I sit here now, playing with my blood elf Elsinne and loving the game, even as a lowly level 37 rogue. But I wonder now, after four years, how much life World of Warcraft has left. Or how much life do I have left in World of Warcraft? When they raise the level cap to 90 (you know they will do it), will I love those ten levels as much as I did the last? Will it start to wear on me? You know what they say about all good things.

And whether it’s me who leaves WoW in the end or WoW that leaves me, what then? It’s been pretty much my only hobby since 2005. Honestly, when it ends, I don’t think I want to tackle another MMO. I think I might be done with the whole MMO scene after this. It’s not because I think WoW is the pinnacle of perfection, but because I think I’ve honestly had as much fun as one can have in an online video game and I probably need to try some other things in the real world before I die.

female_orc_war_800x600At first I wasn’t going to make this post because it wasn’t really important. In fact, it still isn’t important but I do find it interesting.

WordPress is kind enough to tell you exactly what people are searching on when they end up on your blog. Now by far, most people have stumbled across my blog because they are hunting for the ever-elusive time-lost proto drake that is rumored to float around Storm Peaks occasionally. I spent a good bit of time trying to find this mythical beast myself, but I was never able to and I gave up eventually. But I digress.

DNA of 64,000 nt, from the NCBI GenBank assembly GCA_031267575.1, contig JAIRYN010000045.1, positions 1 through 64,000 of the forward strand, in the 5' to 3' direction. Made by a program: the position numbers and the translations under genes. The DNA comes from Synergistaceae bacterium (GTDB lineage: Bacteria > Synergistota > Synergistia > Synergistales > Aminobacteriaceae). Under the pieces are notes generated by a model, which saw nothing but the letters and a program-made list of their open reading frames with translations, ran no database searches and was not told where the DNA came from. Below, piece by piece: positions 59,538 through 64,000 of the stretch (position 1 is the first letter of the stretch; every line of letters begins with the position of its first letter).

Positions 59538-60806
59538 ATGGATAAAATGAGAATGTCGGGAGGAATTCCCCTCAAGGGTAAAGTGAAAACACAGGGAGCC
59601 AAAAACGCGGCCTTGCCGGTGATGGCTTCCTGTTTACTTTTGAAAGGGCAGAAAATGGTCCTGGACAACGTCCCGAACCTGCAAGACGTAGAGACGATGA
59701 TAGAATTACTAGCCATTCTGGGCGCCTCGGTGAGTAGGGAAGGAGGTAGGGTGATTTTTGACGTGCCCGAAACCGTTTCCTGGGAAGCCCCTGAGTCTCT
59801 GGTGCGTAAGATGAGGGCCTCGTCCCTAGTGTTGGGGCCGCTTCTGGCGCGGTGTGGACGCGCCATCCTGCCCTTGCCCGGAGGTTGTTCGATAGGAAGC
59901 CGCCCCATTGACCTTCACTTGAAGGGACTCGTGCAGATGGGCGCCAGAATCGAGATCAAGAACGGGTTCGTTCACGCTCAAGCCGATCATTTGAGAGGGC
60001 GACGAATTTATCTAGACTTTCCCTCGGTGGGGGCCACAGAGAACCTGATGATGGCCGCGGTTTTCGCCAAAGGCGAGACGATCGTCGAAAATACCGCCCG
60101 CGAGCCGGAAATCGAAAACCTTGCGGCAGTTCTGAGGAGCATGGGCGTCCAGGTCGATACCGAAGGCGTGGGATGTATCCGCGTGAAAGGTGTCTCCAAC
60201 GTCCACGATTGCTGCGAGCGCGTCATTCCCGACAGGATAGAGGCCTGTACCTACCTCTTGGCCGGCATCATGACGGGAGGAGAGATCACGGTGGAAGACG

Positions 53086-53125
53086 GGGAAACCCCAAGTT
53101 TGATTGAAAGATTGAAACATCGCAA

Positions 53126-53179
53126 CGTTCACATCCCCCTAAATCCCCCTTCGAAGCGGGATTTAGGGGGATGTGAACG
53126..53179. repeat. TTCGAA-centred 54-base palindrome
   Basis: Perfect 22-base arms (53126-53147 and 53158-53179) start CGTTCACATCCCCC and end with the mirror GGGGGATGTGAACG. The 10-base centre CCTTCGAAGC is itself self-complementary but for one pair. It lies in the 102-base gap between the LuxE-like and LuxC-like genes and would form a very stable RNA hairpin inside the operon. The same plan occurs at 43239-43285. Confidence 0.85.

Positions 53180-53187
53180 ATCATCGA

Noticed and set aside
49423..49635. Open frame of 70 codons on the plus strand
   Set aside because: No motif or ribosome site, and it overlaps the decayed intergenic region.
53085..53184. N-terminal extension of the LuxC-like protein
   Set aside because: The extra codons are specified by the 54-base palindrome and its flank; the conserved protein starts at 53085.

Behind the time-lost proto drake, the second most popular search is some combination of orc + female + sex. Sometimes it’s orc + female, sometimes it’s female + orc + sex … you get the picture. This is a surprise to me, not because I have anything against female orcs, but because I would have figured that the average person would have found blood elf females or night elf females, or even hippy draenei females more desirable to search on. But this is simply not the case. Searches for the female orc are considerably more popular than any other race. Why is that?

Is there more orc-girl lust out there than people prefer to admit to? Is it the rippling muscles or the playful yet threatening pony tails? Is it the large teeth? The glistening green skin? I have a few searches for “orc female pictures”. I have no such searches for the other races.

But this post isn’t to make fun of the lady orcs. They’re people, too, and beautiful in their own right.